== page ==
Suzuki will be launching the GSX-S750 in India in April 2018. Here is everything that you need to know about the bike.


Suzuki is all set to launch its brand new naked middleweight sportbike in India next month, the Suzuki GSX-S750. And we are kind of excited about it. This will be Suzuki’s first sportbike in India in the middleweight category and this particular segment is quite exciting considering it has the Triumph Street Triple, Kawasaki Z900, Yamaha MT-09 and could also see the BS IV compliant Ducati Monster 821 being launched this year. First showcased at the 2018 Auto Expo, the GSX-S750 (the name’s a mouthful) was one of the eye candies at the Suzuki pavilion. The 2018 GSX-S750 has been updated significantly with major changes going into the engine and the chassis. The GSX-S750 has been inspired from the iconic GSX-R750.



The GSX-S750 gets a 749 cc in-line four engine, making a total of 113 bhp at 10,500 rpm and peak torque rated at 81 Nm at 9,500 rpm. The engine is mated to a six-speed gearbox. The engine tuned to offer more grunt in the mid-range. There is a new airbox with three inlets offering aural delight or so Suzuki says. At the bottom of each cylinder, there are 10 long nose fuel injectors for better combustion.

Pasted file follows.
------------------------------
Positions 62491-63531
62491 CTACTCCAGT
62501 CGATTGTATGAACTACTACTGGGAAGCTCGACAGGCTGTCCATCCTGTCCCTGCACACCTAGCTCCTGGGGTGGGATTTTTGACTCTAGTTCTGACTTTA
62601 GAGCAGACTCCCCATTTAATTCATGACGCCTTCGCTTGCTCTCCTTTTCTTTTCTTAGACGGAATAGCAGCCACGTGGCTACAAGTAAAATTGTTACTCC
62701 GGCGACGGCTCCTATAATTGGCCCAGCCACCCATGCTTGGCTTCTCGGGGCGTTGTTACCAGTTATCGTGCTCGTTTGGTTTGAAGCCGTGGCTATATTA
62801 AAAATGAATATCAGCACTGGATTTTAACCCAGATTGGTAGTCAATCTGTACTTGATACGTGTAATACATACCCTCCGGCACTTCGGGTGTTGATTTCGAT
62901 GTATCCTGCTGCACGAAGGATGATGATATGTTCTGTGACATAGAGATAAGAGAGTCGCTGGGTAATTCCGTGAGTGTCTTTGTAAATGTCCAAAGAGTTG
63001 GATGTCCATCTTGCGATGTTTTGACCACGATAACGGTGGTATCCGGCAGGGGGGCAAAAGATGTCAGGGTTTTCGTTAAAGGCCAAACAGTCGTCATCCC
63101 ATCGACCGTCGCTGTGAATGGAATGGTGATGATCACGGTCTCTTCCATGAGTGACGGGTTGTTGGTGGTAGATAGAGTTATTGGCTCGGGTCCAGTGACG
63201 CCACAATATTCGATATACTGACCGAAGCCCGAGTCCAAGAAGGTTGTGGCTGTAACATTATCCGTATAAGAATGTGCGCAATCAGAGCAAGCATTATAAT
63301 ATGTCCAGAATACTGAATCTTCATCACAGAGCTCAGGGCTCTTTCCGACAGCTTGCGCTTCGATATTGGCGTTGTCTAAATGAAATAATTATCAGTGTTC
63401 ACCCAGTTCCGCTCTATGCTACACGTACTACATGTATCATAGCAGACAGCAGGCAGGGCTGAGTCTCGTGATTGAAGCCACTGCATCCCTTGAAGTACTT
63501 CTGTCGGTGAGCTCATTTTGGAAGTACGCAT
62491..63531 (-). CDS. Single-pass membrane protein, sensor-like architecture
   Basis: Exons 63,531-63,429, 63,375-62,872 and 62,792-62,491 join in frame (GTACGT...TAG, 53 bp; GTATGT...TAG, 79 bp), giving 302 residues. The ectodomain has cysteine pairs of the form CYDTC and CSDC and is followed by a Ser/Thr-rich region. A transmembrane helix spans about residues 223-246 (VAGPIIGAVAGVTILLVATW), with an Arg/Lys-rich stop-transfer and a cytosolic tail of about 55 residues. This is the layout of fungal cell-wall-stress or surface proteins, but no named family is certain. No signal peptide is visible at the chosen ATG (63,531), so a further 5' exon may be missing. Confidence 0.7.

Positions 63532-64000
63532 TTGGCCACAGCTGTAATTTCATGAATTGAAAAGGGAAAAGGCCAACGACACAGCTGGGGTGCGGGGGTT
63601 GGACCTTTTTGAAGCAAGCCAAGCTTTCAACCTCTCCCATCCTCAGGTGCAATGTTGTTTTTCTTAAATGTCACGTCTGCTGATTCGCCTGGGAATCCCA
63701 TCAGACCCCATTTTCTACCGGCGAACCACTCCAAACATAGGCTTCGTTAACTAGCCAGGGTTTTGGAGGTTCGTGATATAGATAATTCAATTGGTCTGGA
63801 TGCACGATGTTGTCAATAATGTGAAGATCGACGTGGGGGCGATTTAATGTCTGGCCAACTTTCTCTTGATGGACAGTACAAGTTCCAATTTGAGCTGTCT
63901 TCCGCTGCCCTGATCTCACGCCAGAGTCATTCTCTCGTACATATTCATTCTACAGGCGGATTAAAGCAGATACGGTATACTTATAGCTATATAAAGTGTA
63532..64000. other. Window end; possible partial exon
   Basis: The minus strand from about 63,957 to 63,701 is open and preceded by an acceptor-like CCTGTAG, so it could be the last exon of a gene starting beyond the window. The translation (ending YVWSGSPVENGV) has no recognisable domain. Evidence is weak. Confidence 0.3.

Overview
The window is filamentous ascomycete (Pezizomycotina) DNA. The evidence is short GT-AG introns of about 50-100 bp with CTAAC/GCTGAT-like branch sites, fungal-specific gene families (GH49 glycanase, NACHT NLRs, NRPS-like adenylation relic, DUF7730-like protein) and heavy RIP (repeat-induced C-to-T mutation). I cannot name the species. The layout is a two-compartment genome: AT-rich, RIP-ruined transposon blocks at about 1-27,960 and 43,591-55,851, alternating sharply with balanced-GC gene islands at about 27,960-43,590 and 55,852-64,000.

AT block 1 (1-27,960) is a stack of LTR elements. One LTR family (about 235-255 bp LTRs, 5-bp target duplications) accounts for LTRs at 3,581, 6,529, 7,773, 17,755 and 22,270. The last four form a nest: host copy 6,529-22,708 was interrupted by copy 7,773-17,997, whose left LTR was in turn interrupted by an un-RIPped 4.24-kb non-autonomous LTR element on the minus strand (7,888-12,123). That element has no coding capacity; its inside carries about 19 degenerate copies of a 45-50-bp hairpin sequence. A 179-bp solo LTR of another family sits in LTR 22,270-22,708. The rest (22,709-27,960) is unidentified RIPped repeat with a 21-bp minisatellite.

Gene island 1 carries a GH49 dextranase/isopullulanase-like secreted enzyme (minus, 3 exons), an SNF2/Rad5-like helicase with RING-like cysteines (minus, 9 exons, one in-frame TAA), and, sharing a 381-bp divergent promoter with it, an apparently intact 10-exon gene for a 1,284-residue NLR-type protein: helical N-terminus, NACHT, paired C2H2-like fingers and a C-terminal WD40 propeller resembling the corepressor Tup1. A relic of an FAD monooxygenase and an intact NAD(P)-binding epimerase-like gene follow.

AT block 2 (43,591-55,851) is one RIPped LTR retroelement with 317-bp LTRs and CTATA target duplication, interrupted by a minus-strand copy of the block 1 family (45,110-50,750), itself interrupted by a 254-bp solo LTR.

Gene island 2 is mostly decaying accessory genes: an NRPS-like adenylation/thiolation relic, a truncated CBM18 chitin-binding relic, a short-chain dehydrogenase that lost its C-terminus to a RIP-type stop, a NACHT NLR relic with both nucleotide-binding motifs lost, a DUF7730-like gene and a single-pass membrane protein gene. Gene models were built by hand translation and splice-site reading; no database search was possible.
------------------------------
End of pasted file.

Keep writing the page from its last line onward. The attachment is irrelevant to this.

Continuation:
Clearly, the styling and design on the Suzuki GSX-S750 is inspired from its elder sibling, the GSX-S1000. Chiselled, muscular fuel tank and a sharp, angular headlamp give it solid street presence. Edgy, angry and butch, the GSX-S750 means business and is as good a looker as any of its rival in India.



Coming to the features, the 2018 model of the GSX-S750 gets a quite a bit of those. Starting with the LCD instrumentation console, which shows every piece of information that you could need. Sure, it is not a modern-day TFT panel but does the job right! Like most Suzuki performance bikes, it a purist of sorts, offering a four-step traction control and ABS. There are no riding modes and other such electronics nannies on offer. Sure, the traction control can be switched off.

Suspension and brakes


Upfront are 41 mm upside down kayaba forks and at the rear is a monoshock. The suspension upfront can be adjusted for pre-load while the rear unit gets seven levels of pre-load adjustment. Up front the bike gets Nissin callipers and 310 mm petal disc brakes.

Expected launch and pricing


The good thing is that Suzuki will be assembling the GSX-S750 in India along with the Hayabusa. This means that the prices could be more towards the affordable side (in the segment of course). We expect the prices for the GSX-S750 to be between ₹ 7.5 lakh – ₹ 8 lakh. Suzuki hasn’t revealed the date of the GSX-S750 yet. We cannot wait to ride the bike and also compare it with its rivals.